Butter your toast or toss shrimp on the barbie to enjoy early Saturday morning’s short, total lunar eclipse. This astronomy story has a Hollywood ending with a Down Under twist.

For East Coast sky-gazers hoping to find the lunar eclipse, forget about it. With the sun rising and the moon setting here, your best bet is catching the event live online – see one perspective from Los Angeles or another with an Australian view.

In Saturday’s total lunar eclipse, the totality phase lasts less than 5 minutes, according to NASA and the Griffith Observatory in Los Angeles. Totality starts at 4:58 a.m. Pacific time (or 7:58 a.m. Eastern time). The moon turns an orange-red when engulfed completely in Earth’s shadow, as our planet stands between the sun and the moon. The middle of totality occurs at about 5 a.m. Pacific time (8 a.m. Eastern time). Three minutes later, totality finishes and the eclipse enters its second partial phase.

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From the southern slope of Mount Hollywood, about 1,134 feet above sea level, the Griffith Observatory presents the eclipse. Find the Griffith Observatory webcast here starting at 2 a.m. Pacific time (5 a.m. Eastern) when the penumbral phase starts. The umbral, or partial, phase – that is when Earth’s shadow bites chunks from the moon – starts at 3:15 a.m. (6:15 a.m. Eastern).

Timing of Saturday’s total lunar eclipse in Pacific time. (Griffith Observatory)

Have a hearty ‘Breakfast on the Moon’

Over at Slooh.com, they’re calling their webcast “Breakfast on the Moon,” where you will see the eclipse from eastern Australia – and from their feed partners from other locations around the Pacific Rim. The Slooh webcast starts at 3 a.m. Pacific time (6 a.m. Eastern) just before the partial, umbral phase.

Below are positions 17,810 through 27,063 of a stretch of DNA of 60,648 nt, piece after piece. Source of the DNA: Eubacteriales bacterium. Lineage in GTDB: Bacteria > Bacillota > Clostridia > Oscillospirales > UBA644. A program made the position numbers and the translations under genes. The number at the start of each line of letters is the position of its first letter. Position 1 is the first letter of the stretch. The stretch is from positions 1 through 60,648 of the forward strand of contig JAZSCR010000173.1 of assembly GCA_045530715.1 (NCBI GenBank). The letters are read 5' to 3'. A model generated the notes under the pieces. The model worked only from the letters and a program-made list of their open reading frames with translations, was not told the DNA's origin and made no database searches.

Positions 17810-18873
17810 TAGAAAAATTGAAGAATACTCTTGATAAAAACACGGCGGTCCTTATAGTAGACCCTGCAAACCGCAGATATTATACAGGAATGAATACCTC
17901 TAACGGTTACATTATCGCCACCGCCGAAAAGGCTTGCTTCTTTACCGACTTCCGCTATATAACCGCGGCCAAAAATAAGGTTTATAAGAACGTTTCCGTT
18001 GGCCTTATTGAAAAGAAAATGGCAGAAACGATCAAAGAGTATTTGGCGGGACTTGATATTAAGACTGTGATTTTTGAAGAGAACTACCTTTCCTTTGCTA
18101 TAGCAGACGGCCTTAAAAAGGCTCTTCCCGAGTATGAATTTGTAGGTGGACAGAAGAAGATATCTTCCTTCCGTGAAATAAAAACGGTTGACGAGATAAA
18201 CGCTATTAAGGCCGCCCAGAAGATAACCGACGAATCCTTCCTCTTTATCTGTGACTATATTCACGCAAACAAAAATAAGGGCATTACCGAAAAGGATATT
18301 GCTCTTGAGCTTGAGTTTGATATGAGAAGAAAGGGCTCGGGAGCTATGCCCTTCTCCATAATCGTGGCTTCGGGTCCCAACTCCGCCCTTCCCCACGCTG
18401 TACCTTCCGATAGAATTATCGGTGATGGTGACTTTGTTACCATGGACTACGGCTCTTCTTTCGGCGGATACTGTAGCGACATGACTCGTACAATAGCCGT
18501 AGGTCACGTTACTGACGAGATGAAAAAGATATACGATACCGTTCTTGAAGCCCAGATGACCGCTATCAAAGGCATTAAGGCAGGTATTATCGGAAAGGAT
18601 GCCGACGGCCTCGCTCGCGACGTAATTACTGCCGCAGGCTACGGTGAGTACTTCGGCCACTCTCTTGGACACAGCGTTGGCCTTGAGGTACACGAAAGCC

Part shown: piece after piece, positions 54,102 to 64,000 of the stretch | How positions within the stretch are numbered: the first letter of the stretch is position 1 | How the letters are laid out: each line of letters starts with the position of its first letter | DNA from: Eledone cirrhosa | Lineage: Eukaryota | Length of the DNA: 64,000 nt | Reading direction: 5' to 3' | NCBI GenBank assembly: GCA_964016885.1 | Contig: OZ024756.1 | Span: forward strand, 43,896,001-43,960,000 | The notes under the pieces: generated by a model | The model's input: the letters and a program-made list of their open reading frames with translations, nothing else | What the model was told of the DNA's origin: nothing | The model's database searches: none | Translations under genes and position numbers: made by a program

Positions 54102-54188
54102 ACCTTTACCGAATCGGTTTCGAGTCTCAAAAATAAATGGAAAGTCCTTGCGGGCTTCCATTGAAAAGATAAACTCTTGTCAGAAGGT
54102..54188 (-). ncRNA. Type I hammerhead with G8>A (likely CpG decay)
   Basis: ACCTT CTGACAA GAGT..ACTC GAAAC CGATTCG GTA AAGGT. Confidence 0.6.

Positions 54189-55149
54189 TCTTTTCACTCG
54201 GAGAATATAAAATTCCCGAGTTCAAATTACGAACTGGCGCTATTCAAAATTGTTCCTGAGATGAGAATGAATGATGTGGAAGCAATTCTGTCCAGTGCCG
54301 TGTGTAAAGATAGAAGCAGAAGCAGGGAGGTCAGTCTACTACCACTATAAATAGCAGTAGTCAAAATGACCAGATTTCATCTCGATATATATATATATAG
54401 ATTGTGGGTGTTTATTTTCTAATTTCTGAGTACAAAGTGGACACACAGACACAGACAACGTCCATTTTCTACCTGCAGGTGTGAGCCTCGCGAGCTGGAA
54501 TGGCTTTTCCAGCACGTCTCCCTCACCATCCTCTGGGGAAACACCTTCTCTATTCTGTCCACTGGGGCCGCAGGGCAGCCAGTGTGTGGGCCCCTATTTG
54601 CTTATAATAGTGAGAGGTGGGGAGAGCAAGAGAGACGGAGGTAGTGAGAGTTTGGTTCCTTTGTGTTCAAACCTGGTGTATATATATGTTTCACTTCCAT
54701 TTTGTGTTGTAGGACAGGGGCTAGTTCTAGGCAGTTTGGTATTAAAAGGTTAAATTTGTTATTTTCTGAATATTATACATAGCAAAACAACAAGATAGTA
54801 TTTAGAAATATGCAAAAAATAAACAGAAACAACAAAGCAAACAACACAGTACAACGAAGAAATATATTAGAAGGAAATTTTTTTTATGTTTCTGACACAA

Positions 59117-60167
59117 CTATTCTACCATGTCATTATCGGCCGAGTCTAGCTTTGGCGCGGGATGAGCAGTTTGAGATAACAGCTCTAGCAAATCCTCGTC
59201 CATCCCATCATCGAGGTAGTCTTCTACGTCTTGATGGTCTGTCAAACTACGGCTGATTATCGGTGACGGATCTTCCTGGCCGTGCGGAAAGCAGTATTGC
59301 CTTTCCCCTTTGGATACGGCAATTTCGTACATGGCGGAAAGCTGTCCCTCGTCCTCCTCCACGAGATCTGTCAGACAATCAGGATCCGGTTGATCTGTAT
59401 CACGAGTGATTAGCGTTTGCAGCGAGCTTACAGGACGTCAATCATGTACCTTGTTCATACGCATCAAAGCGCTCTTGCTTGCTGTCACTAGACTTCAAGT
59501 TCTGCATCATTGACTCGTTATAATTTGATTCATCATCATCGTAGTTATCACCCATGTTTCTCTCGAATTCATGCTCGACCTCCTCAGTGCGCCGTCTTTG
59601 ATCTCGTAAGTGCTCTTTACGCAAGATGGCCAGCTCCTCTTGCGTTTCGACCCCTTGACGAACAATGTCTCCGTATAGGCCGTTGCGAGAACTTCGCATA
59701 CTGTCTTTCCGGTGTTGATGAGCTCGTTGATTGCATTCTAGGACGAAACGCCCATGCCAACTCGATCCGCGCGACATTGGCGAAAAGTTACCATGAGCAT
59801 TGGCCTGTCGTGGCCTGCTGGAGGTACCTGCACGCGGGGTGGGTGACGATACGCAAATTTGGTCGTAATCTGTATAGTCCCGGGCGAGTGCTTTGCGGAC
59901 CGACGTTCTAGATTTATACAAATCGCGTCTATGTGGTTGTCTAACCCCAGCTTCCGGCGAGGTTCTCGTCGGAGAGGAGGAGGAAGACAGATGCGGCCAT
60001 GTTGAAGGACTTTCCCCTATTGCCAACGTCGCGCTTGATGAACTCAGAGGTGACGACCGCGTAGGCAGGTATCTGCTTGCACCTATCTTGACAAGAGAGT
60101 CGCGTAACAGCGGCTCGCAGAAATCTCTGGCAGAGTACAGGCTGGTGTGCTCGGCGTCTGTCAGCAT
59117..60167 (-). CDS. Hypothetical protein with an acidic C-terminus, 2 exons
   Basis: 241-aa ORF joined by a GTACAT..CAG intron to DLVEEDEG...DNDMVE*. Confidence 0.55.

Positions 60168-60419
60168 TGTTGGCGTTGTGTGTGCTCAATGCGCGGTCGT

Conducting the cosmic play-by-play will be host Eric Edelman and astronomer-journalists Bob Berman and Will Gater. Ask them questions via Twitter while they are live by using the hashtag #Breakfasteclipse.

“Total lunar eclipses, like the one we’re looking forward to … are a slow, ethereal affair and, as usual, [Slooh will] have cameras around the world bringing us live views,” Gater said. “What better way to start the day than tuning in to watch this wonderful event.”

All in the family

Over the centuries, eclipses fall into families of related events that astronomers call “saros.” Tomorrow’s total lunar eclipse is part of Saros 132, a series that started on May 12, 1492 (months before Christopher Columbus set sail) and it will end June 26, 2754.

Saturday’s eclipse is the shortest total eclipse in the series, officially clocked at 4 minutes and 43 seconds, according to NASA. The longest total eclipse in this series – a little over a century from now – will be June 9, 2123, at 1 hour, 46 minutes.

The Fab Four

This total lunar eclipse is the third of four-in-a-row, and that – to astronomers – is known as a “tetrad.” Last year, we enjoyed two lunar eclipses on April 15 and Oct. 8. In addition to tomorrow’s eclipse, our next one: Sept. 28, 2015.

Between 1582 and 1908, there were no tetrads, as they are part of a 565-year cycle and they tend to be feast or famine. For this 21st century, we get eight of them. Our previous tetrad occurred in 2003-2004. After this September, the next quartet happens in 2032-2033.

Other eclipse sources:

Eclipse expert Fred Espenek’s EclipseWise

NASA’s Eclipse Web page at Goddard Spaceflight Center